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3 minutes ago, Patine said:

I may actually take it up at some point, though the large number of contested ridings, the fact that many MP's didn't declare a party allegiance (as loosely as parties existed back then) until after they were elected, and, where an election was contested, all candidates were completely running and funding their own campaigns entirely - there were no party campaign infrastructures, machines, or funding, no party platforms or official party leaders even. Plus, the value of money back then was problematic. One of those huge country manors you see in pictures of rural England with almost 100 rooms and a huge piece of good, arable land attached could sell for £20 000 by 1640 money - that's less than the monthly rent for a flat in some parts of London today in modern British money...

That being said how's the Reichstag scenario going?

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On 9/25/2008 at 1:18 AM, Patine said:

This is just kind of a fringe idea. I don't know if I'll do it, and I don't know if it will actually work. There will be two parties: the Whigs (very early precursor to the Liberals; those who oppose the King) under the John Pym or Oliver Cromwell as de facto leader (as there were no formal party leaders as the office of PM didn't yet exist), and the Tories (very early precursor to the Conservatives; those who support the King) under the Earl of Stafford as de facto leader (though he won't be running in the Commons, as he has a guaranteed seat in the Lords, but he essentially led that faction). I will have a 98% alienation rate, as only 4% of males in the country could vote, thus 2% of what we today would call eligible voters. Ads will be a 'word-of-mouth' ad, posters, pamphlets, and newspaers (I want somehow the last unavailable to the Whigs, as they're Puritan majority denounced newspapers; I might have to make a house rule). Issues will include:

-Illegal taxation by the Crown

-Illegal 'special courts' of the Crown

-Rights of the gentry

-Powers of the Crown (likely divided into several issues)

-War with Scotland

-Anglican sacraments

-Religious freedom for non-Anglican protestants

-The King's proposed budget

If anyone has any ideas on this, let me know.

I'd definitely play this one if it's made well. Colonial policy, and public entertainment could be issues. Relation w/ France, 30 years war, Irish policy, rights of Catholics, relations w/ spain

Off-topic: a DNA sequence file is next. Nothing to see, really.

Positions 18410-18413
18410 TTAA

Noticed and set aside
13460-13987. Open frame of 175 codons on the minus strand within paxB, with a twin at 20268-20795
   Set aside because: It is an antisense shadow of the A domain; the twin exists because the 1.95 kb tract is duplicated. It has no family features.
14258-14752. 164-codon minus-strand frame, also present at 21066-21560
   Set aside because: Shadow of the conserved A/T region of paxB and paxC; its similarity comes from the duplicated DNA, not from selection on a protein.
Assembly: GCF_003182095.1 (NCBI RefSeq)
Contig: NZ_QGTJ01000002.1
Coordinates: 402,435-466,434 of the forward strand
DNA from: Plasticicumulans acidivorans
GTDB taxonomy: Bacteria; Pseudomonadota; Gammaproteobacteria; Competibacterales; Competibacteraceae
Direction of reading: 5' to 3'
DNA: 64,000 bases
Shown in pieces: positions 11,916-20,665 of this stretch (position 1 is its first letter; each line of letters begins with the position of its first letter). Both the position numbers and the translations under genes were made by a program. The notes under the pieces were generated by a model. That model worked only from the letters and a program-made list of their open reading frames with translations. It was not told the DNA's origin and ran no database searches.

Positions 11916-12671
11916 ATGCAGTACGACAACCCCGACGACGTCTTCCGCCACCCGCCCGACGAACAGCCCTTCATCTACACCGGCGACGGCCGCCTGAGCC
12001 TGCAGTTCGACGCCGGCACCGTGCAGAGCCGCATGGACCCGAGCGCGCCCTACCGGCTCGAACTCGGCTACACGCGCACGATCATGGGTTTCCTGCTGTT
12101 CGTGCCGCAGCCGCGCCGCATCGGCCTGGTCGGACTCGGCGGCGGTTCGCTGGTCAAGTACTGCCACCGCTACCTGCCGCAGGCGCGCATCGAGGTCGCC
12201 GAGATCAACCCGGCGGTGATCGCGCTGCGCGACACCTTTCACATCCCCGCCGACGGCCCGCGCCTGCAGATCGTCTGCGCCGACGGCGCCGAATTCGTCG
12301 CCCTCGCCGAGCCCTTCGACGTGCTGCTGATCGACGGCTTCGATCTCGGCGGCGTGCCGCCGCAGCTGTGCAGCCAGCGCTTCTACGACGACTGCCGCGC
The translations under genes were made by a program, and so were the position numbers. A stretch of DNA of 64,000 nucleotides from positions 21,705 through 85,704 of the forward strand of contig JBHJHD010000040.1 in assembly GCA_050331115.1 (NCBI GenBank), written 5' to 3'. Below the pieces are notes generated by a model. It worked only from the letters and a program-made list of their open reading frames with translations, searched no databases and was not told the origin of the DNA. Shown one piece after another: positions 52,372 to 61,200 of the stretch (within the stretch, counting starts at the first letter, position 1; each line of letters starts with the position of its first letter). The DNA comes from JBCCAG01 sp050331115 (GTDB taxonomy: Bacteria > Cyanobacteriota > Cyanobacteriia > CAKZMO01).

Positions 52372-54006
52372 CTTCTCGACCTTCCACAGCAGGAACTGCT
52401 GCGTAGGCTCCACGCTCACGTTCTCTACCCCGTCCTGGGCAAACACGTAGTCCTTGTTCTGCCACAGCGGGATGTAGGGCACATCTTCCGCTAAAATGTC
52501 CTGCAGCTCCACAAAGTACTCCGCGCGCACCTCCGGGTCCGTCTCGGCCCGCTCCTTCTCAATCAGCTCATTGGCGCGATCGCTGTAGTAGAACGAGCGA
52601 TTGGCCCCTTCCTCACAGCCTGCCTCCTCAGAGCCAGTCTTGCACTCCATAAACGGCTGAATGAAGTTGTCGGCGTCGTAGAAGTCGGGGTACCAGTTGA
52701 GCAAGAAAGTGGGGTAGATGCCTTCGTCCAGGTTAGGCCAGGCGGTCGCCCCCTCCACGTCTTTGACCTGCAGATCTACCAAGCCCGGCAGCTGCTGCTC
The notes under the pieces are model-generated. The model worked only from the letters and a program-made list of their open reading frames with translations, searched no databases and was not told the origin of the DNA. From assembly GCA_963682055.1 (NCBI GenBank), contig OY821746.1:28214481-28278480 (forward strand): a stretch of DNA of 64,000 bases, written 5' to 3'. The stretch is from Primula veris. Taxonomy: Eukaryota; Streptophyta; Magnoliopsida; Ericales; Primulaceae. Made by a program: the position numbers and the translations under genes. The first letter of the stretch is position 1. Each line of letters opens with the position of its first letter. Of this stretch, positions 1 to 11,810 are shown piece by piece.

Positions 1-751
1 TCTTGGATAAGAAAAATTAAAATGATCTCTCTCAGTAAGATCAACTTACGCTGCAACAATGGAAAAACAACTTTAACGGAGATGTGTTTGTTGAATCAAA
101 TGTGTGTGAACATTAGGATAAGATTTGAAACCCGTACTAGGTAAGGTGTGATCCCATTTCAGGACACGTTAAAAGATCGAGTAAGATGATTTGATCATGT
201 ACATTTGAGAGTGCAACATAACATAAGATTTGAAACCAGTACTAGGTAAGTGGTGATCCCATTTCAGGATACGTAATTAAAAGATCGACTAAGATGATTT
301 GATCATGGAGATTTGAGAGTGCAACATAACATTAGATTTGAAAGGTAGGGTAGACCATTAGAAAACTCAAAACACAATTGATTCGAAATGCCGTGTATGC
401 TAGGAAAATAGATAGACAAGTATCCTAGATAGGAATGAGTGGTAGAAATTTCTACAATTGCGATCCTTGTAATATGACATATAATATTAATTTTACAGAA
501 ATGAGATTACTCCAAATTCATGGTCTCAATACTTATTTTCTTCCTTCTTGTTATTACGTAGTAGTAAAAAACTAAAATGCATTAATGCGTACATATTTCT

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1 minute ago, NYrepublican said:

That being said how's the Reichstag scenario going?

Right now, although I have a list of everyone who was elected, I'm trying to dig up information about their unsuccessful opponents in each constituency, or, at the very least what parties unsuccessfully ran against them. A number of parties are predictable in where they ran (the Polish Party, the Danish Party, the German Hanoverian Party, and the two separate workers party that merged in 1874 to form the Social Democratic Party of Germany), but ones with a broader electoral scope may not have run in every constituency they didn't win in.

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1 minute ago, vcczar said:

I'd definitely play this one if it's made well. Colonial policy, and public entertainment could be issues. Relation w/ France, 30 years war, Irish policy, rights of Catholics, relations w/ spain

If I'm not mistaken, the colonial holdings of England at that time came down to Newfoundland, several New England Colonies, Virginia, possibly New Jersey (I can't remember on that one), Bermuda, Barbados, and the East India Company (under Crown charter, not colonial rule) - so much smaller that it was it's height in 1914 with a quarter of the world's land area and a quarter of the world's population.

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13 minutes ago, Patine said:

If I'm not mistaken, the colonial holdings of England at that time came down to Newfoundland, several New England Colonies, Virginia, possibly New Jersey (I can't remember on that one), Bermuda, Barbados, and the East India Company (under Crown charter, not colonial rule) - so much smaller that it was it's height in 1914 with a quarter of the world's land area and a quarter of the world's population.

That's true, but it was still a major issue. So many people migrated from 1620-1640 ("The Great Migration"), that the country was considering efforts to discourage people from leaving. Colonial policy would be based on how much autonomy these places should have, in the realm of defense, religion, and economics/trade.